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99 Outback overheat, coolant bottle filling

EJ25D EJ25D overheat 99 outback

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25 replies to this topic

#1 86 Wonder Wedge

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Posted 21 November 2013 - 11:04 PM

Alright guys, I'm trying to sort out my friends 99 Outback (EJ25D, 5MT). 187K, original HGs, timing has been done some time ago.

 

Having heard all the problems with the EJ25D and the infamous headgasket failure.

 

Symptoms:

 

- System does not leak externally

- Car has heat the entire time 

- Car does not overheat at idle or if I drive easy from cold. I can drive 50+ miles this way)

- Once I spank it (5K+ RPM) the bottle level increases and at idle, I can see tiny bubbles bubbling in the over flow tank. Maybe 1 bubble every second.

- If I drive it hard enough, the bottle overflows and the temp spikes (confirmed with my scanner, 255+), fan kicks on

 

Facts:

 

- Compression check (All cylinders within 5%, hot and cold)

- Exhaust gases NOT found in the radiator or overflow (using the Lisle tester, both hot and cold)

- If left to cool, it will bring some of the coolant back into the radiator, but not back to the original level

- Timing belt seems older and some skid marks on the back. All of the pulleys rotated fine, but I did not check the water pump. Tensioner arm seemed to have SLIGHT slack (translational movement)

- Upon refilling the system, I filled the water crossover first (upper hose) to the brim, then the radiator

- New radiator cap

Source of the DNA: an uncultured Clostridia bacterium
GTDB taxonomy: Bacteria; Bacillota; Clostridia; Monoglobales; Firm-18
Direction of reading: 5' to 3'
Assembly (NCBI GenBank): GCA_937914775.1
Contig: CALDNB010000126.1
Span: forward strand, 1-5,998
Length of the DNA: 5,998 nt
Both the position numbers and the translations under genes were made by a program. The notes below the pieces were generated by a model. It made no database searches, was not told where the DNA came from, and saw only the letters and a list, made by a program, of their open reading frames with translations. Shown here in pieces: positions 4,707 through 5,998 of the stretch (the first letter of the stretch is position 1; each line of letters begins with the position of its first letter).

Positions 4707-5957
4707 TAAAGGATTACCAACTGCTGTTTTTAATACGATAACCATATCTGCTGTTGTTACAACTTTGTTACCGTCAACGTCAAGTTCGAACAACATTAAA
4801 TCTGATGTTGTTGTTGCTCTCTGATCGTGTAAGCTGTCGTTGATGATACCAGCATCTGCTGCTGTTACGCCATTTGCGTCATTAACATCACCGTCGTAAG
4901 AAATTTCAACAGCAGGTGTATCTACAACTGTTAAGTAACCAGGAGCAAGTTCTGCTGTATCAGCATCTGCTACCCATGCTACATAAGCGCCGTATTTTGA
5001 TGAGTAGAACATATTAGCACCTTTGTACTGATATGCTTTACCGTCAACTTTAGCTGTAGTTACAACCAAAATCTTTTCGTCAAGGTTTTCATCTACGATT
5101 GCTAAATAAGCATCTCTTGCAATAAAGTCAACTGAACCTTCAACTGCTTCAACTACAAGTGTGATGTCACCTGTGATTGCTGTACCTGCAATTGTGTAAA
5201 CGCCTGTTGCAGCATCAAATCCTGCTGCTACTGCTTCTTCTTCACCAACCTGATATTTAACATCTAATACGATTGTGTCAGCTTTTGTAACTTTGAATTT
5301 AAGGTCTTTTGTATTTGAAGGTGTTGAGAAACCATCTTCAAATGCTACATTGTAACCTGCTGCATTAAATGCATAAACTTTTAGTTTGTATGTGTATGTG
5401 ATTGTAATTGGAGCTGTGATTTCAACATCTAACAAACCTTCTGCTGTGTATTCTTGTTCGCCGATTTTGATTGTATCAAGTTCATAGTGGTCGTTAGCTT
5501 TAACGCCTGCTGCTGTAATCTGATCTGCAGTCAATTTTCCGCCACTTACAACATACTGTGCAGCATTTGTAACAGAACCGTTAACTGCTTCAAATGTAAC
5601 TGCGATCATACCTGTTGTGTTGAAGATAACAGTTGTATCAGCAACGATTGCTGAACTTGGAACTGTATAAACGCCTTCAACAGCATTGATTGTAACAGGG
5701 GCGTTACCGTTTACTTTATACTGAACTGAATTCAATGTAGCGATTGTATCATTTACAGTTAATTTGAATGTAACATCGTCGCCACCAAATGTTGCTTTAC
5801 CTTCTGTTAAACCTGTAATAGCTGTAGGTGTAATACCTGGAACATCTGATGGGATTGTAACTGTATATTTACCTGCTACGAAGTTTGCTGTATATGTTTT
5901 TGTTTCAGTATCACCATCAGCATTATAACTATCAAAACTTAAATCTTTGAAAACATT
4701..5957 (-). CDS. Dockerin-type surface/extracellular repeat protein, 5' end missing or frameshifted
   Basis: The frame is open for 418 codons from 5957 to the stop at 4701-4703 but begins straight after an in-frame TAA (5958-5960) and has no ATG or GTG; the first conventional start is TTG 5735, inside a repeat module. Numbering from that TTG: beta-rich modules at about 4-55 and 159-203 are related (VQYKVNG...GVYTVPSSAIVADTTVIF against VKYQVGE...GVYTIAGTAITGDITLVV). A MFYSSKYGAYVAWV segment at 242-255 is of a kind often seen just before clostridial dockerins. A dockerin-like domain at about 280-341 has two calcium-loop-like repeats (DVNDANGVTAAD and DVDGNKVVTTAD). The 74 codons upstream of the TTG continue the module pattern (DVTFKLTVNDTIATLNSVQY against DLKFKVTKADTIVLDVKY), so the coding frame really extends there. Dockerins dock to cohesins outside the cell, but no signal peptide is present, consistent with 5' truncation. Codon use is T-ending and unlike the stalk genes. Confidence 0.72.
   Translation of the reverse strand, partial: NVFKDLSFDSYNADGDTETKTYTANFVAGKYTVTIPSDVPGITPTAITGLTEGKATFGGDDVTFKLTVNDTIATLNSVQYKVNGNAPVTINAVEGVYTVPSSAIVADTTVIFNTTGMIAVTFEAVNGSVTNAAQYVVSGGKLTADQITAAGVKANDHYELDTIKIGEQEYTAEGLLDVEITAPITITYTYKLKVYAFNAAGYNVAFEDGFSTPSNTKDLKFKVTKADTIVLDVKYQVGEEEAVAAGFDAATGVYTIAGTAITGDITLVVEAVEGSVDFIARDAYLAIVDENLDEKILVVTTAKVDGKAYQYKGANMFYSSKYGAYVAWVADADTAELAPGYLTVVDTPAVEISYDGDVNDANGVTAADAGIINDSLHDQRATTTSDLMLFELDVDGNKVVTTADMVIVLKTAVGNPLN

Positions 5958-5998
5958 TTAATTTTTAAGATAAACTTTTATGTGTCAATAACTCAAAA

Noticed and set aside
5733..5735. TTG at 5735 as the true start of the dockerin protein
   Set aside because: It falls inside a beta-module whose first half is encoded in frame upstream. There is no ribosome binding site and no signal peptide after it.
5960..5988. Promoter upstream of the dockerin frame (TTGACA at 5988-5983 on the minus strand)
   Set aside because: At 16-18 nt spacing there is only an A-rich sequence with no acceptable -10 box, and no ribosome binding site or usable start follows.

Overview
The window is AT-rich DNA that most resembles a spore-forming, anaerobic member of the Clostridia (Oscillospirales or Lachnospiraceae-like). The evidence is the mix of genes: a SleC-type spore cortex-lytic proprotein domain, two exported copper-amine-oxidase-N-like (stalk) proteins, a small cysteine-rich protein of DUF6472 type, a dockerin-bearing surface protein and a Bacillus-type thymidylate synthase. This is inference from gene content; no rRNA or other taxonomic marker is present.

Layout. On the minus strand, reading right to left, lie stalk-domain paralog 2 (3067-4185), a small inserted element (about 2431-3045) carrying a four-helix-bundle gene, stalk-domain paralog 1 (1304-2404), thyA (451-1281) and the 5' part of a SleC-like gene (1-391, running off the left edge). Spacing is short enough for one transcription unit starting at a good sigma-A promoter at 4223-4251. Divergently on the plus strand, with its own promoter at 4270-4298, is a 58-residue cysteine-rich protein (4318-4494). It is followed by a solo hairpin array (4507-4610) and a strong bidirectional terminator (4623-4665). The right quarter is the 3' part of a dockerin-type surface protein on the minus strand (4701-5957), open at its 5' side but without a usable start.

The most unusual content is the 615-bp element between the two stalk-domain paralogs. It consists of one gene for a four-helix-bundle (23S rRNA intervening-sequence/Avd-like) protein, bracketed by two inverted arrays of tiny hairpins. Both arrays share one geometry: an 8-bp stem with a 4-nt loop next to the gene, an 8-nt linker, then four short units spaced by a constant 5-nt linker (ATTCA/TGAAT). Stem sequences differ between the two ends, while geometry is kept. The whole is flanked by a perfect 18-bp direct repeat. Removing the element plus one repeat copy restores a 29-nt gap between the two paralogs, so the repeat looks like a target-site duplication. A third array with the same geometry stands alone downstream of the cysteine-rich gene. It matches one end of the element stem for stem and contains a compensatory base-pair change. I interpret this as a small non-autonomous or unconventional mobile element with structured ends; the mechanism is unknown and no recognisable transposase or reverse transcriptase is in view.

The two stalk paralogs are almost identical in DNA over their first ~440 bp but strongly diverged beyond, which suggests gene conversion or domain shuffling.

- New Subaru thermostat (PO had de-cored it to prevent overheating, I imagine)

 

Now, if there are no exhaust gases present, and it does not overheat if I drive it old-man style, are the headgaskets still at fault?

Could this be a water pump failure? Clogged radiator?

 

When filling the system (from draining the radiator and thermostat/water pump) I only used about 1 USgal... too little?

 

I'm starting to love my EA82 more and more.. 8O lol Thanks!



#2 Fairtax4me

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Posted 21 November 2013 - 11:25 PM

You should be getting at least a gallon and a half to go back into the system when refilling.
Since its fine when driven easily this is probably a clogged radiator.

#3 86 Wonder Wedge

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Posted 21 November 2013 - 11:36 PM

^^ That's what I was leaning towards (not HGs).

 

It is also the original Calsonic and the coolant coming out didn't look too good... 

 

Out it comes and off to the rad-shop for steam-cleaning..



#4 Rooster2

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Posted 21 November 2013 - 11:57 PM

My 99 Outback, blew it's original HGs at 192K miles. I caught the over heating early, and easily confirmed that it was blowing exhaust gas bubbles into the radiator over flow tank. Bubbles looked like an aerator in a home aquarium, so it was a lot of bubbles. I could still drive short distances before the engine temp would spike quickly.

 

I am unfamiliar with the Lisle tester to know how reliable a test it can produce.

 

You mention installing a new Subie thermostat, and surmising that PO had removed the thermostat to address the over heating problem. That really concerns me! I wonder how much over heating has this engine endured? How long has your friends owned, and roughly how many miles have they put on this car? How many times has the car over heated? Continual over heating can warp the engine's aluminum, and damage crank bearings.

 

Water pump failure, clogged radiator, and bad HGs are all over heating candidate components. IMHO, I think your HGs are bad.



#5 Rooster2

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Posted 21 November 2013 - 11:59 PM

^^ That's what I was leaning towards (not HGs).

 

It is also the original Calsonic and the coolant coming out didn't look too good... 

 

Out it comes and off to the rad-shop for steam-cleaning..